Do you dream of creating the Blippy for BriteKite, or the Gowalla for GetGlue? No? Well, maybe you’re thinking beyond better ways to sell stuff to people and wanting to try something a little bigger. You wouldn’t be alone. Universities, governmental bodies, and companies have increasingly begun to make their data available to the public and they want it to be used! All we need now is for smart developers to realize there’s as much money and considerably more fame to be had in helping people find the next cure for cancer or spotting public health issues than in spotting buy-one-get-one deals at the local store. Please join us on June 11th and 12th for Hack4Knowledge. (more…)
Archive for May, 2011
Having access to your library on multiple platforms is a feature that we are quite proud to provide to our users. Windows, Mac and Linux users can easily organize their research libraries and keep these data accessible via the synchronization capabilities. This availability is not limited to computers but rather any device that can access a web browser. Furthermore, if you own an iOS device such as an iPad or iPhone, there is an app for that too! (more…)
We want to invite YOU to be part of Mendeley by becoming a Mendeley University Advisor!
If you are a power user and are enthusiastic about Mendeley and what we want to achieve and you’d like to spread the word about us at your university – while receiving some great benefits along the way – now’s your chance!
Hundreds of your friends and colleagues around the world have joined as Mendeley Advisors. They serve as official Mendeley representatives at their institutions and help us keep in touch with Mendeley’s growing userbase. See who’s in your area on our Advisor Map or check out upcoming events on the events page. (more…)
Calling all librarian and information science professionals! Come learn about how researchers at your institution are using Mendeley and how you can use it to help patrons find what they’re looking for faster. We’ll discuss topics such as:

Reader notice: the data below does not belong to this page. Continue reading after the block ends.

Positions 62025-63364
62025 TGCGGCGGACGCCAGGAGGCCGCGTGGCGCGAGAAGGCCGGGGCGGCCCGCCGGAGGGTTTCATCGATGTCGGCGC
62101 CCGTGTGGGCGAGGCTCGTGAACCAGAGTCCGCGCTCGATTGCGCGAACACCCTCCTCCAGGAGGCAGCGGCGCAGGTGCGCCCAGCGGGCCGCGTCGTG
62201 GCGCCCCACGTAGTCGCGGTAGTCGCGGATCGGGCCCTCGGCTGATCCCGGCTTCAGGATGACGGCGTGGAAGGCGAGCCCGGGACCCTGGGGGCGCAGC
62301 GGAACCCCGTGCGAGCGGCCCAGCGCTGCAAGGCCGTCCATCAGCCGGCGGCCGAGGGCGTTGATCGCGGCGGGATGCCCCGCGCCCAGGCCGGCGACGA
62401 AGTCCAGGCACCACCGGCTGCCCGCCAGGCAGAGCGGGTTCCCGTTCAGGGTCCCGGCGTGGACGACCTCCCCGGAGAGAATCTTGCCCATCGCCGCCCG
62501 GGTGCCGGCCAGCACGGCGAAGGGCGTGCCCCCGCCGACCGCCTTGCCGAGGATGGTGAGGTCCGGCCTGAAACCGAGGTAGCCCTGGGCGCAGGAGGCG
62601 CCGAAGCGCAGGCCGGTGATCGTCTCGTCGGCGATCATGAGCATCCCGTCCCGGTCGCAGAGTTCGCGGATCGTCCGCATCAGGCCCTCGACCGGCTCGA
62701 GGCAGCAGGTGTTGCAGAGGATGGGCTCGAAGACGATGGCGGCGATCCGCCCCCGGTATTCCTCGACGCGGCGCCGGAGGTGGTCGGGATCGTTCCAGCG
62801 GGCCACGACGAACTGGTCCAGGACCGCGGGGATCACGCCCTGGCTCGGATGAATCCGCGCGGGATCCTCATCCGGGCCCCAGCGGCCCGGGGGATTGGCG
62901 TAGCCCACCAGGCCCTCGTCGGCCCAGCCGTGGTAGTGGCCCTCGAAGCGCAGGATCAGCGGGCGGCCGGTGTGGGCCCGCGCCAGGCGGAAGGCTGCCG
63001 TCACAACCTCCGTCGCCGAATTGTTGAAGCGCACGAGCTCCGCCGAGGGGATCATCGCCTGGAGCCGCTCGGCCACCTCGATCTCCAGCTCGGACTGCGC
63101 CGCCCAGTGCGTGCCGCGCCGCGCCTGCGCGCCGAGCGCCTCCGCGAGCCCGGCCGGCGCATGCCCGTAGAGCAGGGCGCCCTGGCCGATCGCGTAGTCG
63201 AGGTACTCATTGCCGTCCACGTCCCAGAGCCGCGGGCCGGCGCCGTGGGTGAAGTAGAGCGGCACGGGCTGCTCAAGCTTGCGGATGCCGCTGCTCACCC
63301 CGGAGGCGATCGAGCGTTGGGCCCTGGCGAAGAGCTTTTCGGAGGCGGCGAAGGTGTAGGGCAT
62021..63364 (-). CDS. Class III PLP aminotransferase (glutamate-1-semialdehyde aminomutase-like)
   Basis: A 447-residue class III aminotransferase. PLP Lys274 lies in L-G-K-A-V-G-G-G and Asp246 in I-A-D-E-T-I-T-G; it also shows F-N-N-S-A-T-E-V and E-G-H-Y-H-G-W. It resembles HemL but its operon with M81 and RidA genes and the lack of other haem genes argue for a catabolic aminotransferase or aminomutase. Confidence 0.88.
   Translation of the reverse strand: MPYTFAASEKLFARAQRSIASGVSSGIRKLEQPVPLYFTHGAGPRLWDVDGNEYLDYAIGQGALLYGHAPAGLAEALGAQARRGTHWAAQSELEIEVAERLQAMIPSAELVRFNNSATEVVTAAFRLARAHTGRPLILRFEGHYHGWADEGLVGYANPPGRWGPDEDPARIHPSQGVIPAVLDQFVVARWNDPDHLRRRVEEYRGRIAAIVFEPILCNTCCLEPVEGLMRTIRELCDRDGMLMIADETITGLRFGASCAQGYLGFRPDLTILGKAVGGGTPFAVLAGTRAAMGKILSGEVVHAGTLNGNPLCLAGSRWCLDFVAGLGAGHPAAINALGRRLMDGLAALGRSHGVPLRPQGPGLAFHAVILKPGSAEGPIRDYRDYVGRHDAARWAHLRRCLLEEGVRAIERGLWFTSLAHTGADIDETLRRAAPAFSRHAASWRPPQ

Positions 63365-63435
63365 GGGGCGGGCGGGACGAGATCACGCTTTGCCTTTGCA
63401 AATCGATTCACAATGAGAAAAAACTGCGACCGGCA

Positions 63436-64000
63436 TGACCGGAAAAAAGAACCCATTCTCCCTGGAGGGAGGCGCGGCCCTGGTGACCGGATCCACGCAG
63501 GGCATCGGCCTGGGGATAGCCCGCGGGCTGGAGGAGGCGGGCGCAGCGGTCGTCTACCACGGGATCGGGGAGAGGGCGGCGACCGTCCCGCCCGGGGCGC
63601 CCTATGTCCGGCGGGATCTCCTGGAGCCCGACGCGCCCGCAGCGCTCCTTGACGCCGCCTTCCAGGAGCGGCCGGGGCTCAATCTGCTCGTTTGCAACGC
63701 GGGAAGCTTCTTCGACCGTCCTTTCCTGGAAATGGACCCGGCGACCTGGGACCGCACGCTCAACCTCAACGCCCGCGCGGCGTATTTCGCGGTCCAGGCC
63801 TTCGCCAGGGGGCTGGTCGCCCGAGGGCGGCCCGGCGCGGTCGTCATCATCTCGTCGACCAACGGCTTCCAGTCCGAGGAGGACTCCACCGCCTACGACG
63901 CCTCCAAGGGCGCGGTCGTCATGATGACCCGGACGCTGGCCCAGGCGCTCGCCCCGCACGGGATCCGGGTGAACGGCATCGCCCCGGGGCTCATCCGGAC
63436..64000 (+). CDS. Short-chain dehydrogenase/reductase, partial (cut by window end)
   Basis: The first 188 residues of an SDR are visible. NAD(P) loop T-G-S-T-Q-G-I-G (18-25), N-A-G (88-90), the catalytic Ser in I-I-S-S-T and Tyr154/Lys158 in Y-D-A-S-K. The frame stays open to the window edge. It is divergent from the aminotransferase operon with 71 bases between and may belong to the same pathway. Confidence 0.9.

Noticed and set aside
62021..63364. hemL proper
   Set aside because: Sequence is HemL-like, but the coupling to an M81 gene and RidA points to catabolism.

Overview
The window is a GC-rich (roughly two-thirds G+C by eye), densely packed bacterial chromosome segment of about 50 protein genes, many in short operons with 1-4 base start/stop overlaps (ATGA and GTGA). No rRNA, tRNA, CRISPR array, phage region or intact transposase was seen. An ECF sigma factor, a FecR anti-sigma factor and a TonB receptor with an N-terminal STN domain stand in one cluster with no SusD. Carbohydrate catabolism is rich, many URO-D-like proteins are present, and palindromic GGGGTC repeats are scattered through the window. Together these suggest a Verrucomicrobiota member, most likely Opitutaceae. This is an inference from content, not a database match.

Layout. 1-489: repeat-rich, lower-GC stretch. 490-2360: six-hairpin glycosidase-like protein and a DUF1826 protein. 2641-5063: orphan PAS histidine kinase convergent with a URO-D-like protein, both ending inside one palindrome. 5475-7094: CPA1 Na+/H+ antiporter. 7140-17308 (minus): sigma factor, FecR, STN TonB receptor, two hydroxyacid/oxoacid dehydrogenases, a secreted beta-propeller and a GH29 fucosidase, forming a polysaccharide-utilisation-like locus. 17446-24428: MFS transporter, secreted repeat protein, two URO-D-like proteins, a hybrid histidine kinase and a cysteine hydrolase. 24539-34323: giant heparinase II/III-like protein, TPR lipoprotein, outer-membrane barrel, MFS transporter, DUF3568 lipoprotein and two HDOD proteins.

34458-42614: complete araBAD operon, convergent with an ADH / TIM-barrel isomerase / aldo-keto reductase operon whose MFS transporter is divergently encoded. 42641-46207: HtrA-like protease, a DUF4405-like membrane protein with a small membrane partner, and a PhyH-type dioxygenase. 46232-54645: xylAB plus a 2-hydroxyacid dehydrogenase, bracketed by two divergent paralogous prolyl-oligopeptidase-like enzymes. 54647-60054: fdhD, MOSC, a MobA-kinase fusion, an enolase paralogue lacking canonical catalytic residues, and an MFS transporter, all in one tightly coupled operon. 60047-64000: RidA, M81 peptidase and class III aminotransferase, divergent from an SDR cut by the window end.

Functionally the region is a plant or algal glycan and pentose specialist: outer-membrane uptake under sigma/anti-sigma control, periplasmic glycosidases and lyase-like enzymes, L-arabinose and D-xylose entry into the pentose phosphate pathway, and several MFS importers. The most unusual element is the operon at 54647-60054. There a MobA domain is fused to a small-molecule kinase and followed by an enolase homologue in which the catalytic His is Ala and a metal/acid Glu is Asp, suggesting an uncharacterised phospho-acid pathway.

- What Mendeley is (and what it’s not)
- Who’s using Mendeley
- How Mendeley works with your existing information systems
- Mendeley and intellectual property
- Mendeley’s role in the future of libraries
William Gunn, Head of Academic Outreach will be conducting this session. There will be plenty of time for questions after and during the session.
Date: Friday, May 20th 2011
UPDATE: You can attend via ipad with the updated GoToMeeting software, but you’ll need to update on the day of the webinar, so join a bit early.
This week’s update could be the start of something big. At Mendeley, we know that as you read, annotate, share, and organize research documents, your knowledge and expertise is encoded in your collection. Decisions such as what groups a paper belongs in, what tags are meaningful for a paper, and whether or not you’ve read the paper through to the end are all important signals about how important a given paper is and how it’s related to others. Our mission at Mendeley is to help you leverage this latent information to more effectively organize, share, and discover research. Today, we’ve taken an important step in this process by using tags to group related documents and groups together, and we’ve also added a wiki-like page for each tag to describe the concept the tag represents and to link to related concepts. Intrigued? (more…)